Alternating current
Download
1 / 9

Alternating Current - PowerPoint PPT Presentation


  • 158 Views
  • Updated On :

Alternating Current. 20.5. Alternating Current. Charge flow reverses direction periodically Due to way that power plants generate power Simple circuit. Periodicity. Voltage, Current, and Power fluctuate with time So we usually talk about the averages. Average Power. DC P = IV AC

loader
I am the owner, or an agent authorized to act on behalf of the owner, of the copyrighted work described.
capcha
Download Presentation

PowerPoint Slideshow about 'Alternating Current' - arella


An Image/Link below is provided (as is) to download presentation

Download Policy: Content on the Website is provided to you AS IS for your information and personal use and may not be sold / licensed / shared on other websites without getting consent from its author.While downloading, if for some reason you are not able to download a presentation, the publisher may have deleted the file from their server.


- - - - - - - - - - - - - - - - - - - - - - - - - - E N D - - - - - - - - - - - - - - - - - - - - - - - - - -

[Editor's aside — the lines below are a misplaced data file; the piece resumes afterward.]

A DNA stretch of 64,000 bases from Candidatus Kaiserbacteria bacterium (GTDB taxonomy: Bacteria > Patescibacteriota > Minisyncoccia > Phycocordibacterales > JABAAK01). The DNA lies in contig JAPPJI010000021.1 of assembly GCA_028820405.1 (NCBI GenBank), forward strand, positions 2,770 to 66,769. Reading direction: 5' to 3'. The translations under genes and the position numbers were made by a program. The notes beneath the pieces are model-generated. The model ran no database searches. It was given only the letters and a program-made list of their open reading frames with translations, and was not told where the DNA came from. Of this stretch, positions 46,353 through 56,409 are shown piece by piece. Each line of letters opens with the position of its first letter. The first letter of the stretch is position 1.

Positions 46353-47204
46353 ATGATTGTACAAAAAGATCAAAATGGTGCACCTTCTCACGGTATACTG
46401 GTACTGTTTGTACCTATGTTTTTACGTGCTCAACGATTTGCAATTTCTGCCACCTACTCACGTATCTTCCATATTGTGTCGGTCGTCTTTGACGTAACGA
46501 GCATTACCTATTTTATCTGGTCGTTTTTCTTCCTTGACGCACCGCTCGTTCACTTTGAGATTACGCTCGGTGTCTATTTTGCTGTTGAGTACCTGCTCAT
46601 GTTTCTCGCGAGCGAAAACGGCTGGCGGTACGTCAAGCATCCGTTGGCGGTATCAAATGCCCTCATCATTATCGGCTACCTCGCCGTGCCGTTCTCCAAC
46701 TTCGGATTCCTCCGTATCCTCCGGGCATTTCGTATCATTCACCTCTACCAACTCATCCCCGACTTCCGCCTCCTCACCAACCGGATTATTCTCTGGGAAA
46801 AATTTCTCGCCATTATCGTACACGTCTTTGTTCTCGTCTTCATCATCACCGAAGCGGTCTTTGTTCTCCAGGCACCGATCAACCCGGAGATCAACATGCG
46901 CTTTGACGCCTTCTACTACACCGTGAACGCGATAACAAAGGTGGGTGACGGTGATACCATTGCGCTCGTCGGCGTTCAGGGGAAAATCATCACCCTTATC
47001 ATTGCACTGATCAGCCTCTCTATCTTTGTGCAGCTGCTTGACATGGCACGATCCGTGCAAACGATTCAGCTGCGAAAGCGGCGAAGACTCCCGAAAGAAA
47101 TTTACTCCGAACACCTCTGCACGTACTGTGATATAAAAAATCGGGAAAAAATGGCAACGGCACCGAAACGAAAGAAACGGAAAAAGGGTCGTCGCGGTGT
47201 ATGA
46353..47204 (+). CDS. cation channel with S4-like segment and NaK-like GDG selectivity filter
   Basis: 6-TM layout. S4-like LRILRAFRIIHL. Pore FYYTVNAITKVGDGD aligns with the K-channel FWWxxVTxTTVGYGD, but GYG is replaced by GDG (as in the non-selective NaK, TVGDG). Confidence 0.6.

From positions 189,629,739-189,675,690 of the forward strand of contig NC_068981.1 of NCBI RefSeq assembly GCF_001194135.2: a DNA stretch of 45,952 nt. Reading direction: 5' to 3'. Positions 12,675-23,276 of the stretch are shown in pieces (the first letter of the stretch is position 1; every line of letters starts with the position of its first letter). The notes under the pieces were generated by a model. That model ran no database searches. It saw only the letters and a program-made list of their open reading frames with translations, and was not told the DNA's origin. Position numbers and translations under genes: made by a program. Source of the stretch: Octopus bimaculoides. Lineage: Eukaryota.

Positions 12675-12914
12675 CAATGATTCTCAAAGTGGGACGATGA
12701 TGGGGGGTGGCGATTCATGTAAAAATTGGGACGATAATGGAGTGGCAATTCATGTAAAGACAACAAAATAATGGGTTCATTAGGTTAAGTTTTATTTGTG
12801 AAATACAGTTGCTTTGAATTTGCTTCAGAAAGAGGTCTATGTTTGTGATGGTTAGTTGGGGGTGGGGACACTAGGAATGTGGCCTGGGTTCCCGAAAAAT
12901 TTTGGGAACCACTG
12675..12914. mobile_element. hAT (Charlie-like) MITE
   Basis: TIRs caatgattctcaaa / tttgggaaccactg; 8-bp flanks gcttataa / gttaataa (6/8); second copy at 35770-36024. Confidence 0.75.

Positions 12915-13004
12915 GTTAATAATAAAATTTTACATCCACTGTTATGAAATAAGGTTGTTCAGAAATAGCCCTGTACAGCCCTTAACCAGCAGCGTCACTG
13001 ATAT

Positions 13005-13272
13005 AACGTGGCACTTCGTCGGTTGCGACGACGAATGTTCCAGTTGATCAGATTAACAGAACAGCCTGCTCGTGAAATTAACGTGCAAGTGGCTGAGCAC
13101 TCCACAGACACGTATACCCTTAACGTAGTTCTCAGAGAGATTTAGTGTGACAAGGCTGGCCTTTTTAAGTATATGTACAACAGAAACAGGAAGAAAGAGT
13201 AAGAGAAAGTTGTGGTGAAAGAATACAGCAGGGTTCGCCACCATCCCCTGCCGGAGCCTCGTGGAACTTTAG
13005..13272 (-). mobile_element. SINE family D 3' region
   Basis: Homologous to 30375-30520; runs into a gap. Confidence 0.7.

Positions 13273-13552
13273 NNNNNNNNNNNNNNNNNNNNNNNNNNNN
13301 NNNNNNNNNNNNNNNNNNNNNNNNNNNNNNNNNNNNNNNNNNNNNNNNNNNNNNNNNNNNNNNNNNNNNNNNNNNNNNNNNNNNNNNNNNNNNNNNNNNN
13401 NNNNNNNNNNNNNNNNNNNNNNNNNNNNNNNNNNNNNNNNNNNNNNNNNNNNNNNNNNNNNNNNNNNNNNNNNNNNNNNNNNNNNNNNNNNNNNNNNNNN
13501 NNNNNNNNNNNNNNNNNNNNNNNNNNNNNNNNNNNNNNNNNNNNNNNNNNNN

Presentation Transcript

Alternating current2 l.jpg
Alternating Current

  • Charge flow reverses direction periodically

  • Due to way that power plants generate power

  • Simple circuit


Periodicity l.jpg
Periodicity

  • Voltage, Current, and Power fluctuate with time

  • So we usually talk about the averages


Average power l.jpg
Average Power

  • DC

    • P = IV

  • AC

    • Pmax = I0V0

    • Pmin = 0

    • Pave = ½ I0V0

  • Often P is used to represent average power in all AC circuits.


Root mean square rms l.jpg
Root Mean Square (rms)

  • Irms and Vrms are called root mean square current and voltage

  • Found by dividing the max by 2


Convention in usa l.jpg
Convention in USA

  • V0 = 170 V

  • Vrms = 120 V

  • Most electronics specify 120 V, so they really mean Vrms

  • We will always (unless noted) use average power, and root mean square current and voltage

  • Thus all previously learned equations work!


Example l.jpg
Example

  • A 60 W light bulb operates on a peak voltage of 156 V. Find the Vrms, Irms, and resistance of the light bulb.

  • Vrms = 110 V

  • Irms = 0.55 A

  • R = 202 


Example8 l.jpg
Example

  • Why are you not supposed to use extension cords for devices that use a lot of power like electric heaters?

  • P = IV

    • P is large so I is large

  • The wire has some resistance

  • The large current and little resistance can cause heating

  • If wire gets too hot, the plastic insulation melts


Practice problems l.jpg
Practice Problems

  • Don’t write down just answers. Alternatively show your work, too.

  • 611 P 31 – 33, 35

  • Total of 4 measly problems


ad